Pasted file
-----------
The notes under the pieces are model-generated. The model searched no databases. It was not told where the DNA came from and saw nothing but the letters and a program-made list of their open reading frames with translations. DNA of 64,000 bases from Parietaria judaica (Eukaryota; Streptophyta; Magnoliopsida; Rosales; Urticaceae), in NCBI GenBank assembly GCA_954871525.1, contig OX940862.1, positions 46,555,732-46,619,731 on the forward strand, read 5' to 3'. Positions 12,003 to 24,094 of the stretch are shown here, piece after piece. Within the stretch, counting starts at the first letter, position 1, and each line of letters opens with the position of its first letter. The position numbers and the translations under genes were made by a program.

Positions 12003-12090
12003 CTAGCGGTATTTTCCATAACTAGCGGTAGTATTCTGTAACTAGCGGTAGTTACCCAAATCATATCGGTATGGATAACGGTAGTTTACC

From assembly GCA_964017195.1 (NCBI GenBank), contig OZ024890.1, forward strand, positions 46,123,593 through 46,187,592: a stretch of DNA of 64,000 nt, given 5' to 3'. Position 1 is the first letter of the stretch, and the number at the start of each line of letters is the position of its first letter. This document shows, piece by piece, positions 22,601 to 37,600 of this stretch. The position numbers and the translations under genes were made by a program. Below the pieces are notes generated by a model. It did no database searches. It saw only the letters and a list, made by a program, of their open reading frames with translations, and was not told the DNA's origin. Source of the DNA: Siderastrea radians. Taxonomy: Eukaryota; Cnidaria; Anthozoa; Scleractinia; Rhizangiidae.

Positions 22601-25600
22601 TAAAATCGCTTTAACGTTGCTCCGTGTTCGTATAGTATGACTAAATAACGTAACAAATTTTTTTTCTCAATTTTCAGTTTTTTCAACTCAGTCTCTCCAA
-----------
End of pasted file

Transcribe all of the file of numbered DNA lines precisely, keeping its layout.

The notes under the pieces are model-generated. The model searched no databases. It was not told where the DNA came from and saw nothing but the letters and a program-made list of their open reading frames with translations. DNA of 64,000 bases from Parietaria judaica (Eukaryota; Streptophyta; Magnoliopsida; Rosales; Urticaceae), in NCBI GenBank assembly GCA_954871525.1, contig OX940862.1, positions 46,555,732-46,619,731 on the forward strand, read 5' to 3'. Positions 12,003 to 24,094 of the stretch are shown here, piece after piece. Within the stretch, counting starts at the first letter, position 1, and each line of letters opens with the position of its first letter. The position numbers and the translations under genes were made by a program.

Positions 12003-12090
12003 CTAGCGGTATTTTCCATAACTAGCGGTAGTATTCTGTAACTAGCGGTAGTTACCCAAATCATATCGGTATGGATAACGGTAGTTTACC

From assembly GCA_964017195.1 (NCBI GenBank), contig OZ024890.1, forward strand, positions 46,123,593 through 46,187,592: a stretch of DNA of 64,000 nt, given 5' to 3'. Position 1 is the first letter of the stretch, and the number at the start of each line of letters is the position of its first letter. This document shows, piece by piece, positions 22,601 to 37,600 of this stretch. The position numbers and the translations under genes were made by a program. Below the pieces are notes generated by a model. It did no database searches. It saw only the letters and a list, made by a program, of their open reading frames with translations, and was not told the DNA's origin. Source of the DNA: Siderastrea radians. Taxonomy: Eukaryota; Cnidaria; Anthozoa; Scleractinia; Rhizangiidae.

Positions 22601-25600
22601 TAAAATCGCTTTAACGTTGCTCCGTGTTCGTATAGTATGACTAAATAACGTAACAAATTTTTTTTCTCAATTTTCAGTTTTTTCAACTCAGTCTCTCCAA